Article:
### Because WMEN’s signal is weak in parts of Dade, Sid Rosenberg’s impact has been modest; his 0.4 share in Miami-Fort Lauderdale was well behind Rose’s and 790’s competing morning shows. Most of his listenership comes from north Broward and Palm Beach. The other morning-drive sports show (on WINZ) has two hosts with long histories in the market: Steve Goldstein and Jeff DeForrest.

### Here’s how the afternoon drive battle has evolved: Le Batard’s combined 4.6 share in April was seventh in the market, beating Sedano. But WQAM would counter that Sedano’s 3.0 (the highest in that time slot on the station in more than three years) beats the individual Le Batard audiences on 790-AM (a 2.8) and 104.3 FM (a 1.9).

### One more ratings note, for those who have either station in their sports radio fantasy league: The Ticket - both on its own, and combined with 104.3 FM -- beat WQAM in the ratings the past four months. WQAM beat the Ticket, on its own, three of the previous four months.

### WQAM made a smart move pairing Adam Kuperstein and Channing Crowder, who have achieved strong chemistry and sustain lively dialogue.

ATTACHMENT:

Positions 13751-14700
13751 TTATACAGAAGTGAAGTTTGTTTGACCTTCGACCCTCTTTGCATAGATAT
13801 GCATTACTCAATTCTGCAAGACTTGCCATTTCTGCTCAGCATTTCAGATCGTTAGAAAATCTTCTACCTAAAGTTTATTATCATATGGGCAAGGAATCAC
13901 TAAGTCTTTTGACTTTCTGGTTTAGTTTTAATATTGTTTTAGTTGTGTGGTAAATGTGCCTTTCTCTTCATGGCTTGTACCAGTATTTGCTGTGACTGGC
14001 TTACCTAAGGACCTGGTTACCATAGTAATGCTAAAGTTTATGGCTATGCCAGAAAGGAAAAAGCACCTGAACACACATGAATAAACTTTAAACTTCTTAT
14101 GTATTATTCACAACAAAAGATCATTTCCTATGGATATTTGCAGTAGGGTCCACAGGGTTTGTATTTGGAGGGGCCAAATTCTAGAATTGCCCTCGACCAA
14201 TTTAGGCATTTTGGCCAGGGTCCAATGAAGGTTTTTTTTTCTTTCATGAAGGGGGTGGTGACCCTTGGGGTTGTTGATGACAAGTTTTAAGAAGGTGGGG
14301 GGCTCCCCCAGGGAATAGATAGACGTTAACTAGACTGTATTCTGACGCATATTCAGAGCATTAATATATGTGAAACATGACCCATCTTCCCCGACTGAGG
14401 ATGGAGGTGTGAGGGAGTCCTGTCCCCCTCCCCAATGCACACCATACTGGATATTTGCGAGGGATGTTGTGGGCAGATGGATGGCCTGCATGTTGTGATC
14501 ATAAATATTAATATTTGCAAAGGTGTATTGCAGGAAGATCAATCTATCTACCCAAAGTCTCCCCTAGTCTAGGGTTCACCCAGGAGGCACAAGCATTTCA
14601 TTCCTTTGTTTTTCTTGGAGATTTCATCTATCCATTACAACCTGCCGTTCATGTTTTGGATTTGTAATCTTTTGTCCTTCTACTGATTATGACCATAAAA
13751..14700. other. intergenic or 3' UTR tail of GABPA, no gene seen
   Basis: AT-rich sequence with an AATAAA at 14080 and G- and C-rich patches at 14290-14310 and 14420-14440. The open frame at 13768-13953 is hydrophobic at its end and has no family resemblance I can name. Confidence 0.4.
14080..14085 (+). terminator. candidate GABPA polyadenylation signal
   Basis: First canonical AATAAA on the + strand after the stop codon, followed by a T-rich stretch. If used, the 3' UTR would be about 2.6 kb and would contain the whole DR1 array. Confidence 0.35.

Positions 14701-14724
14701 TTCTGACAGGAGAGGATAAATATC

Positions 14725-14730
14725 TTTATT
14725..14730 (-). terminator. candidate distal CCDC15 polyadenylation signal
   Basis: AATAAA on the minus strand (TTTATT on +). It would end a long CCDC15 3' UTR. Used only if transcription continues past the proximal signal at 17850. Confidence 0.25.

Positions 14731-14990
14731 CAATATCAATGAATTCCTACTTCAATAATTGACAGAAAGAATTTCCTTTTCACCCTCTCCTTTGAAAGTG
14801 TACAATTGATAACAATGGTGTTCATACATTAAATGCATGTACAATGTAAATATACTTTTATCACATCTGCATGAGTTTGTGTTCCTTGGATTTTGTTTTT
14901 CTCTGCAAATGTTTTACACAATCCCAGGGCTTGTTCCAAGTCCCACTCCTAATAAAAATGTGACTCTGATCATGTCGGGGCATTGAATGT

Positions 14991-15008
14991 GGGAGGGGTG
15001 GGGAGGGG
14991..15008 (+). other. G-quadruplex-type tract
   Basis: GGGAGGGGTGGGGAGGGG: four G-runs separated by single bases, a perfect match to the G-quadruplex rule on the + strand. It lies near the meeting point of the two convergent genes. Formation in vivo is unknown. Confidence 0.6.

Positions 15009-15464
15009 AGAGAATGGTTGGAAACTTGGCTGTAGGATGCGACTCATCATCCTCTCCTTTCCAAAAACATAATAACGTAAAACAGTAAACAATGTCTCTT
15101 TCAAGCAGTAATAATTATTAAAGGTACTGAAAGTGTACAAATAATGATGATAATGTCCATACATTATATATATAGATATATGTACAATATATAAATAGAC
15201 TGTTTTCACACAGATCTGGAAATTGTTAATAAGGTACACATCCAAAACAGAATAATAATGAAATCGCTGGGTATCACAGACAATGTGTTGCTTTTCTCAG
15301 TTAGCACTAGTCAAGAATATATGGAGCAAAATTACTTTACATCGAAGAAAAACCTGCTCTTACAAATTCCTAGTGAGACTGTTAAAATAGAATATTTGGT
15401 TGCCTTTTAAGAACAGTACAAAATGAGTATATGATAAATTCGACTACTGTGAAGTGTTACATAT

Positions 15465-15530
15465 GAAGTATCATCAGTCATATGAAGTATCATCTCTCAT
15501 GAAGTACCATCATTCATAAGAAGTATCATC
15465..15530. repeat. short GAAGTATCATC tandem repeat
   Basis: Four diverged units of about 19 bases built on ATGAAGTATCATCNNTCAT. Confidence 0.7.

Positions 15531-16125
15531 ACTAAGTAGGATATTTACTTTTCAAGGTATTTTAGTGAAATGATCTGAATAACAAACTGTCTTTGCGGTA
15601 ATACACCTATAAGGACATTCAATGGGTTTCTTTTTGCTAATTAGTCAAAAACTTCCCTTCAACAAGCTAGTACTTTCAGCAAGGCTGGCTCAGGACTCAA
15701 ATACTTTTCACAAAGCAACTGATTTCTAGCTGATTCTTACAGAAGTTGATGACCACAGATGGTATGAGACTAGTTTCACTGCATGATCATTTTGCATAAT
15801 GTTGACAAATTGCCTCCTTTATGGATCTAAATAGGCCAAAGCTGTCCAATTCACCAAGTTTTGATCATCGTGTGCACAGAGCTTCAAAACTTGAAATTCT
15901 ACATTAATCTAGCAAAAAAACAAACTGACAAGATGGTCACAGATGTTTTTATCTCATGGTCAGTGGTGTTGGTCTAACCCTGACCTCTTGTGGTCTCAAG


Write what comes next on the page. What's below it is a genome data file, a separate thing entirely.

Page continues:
### The Ticket is still mulling what to do in the 1 to 3 p.m. slot; Eric Reed remains the favorite but he must stop interrupting his part-time co-hosts, Ethan Skolnick, Leroy Hoard and Brian London. And he must immediately cease those Stuart Scott-like breathless teases about how we cannot miss, or will not believe, what’s coming up after the break. (Reed, as many of you know, should not be confused with Heat announcer Eric Reid.)

### So what’s the long-term plan with 790-AM and 104.3-FM? Program director Tod Castleberry said the local shows and games that air on both stations will remain on 104.3 permanently.

He isn’t sure what the format ultimately will be on 790. It could be national programming (perhaps ESPN Radio) or possibly non-sports fare. The stations will simulcast programming for at least the next several months.

### The Ticket and 104.3 FM cannot carry ESPN Radio programming at the same time, which is why Colin Cowherd’s 10 a.m. to 1 p.m. weekday show continues to air only on 790.

Marlins games are airing only on 104.3 FM, and Heat games only on 790, when there are direct conflicts.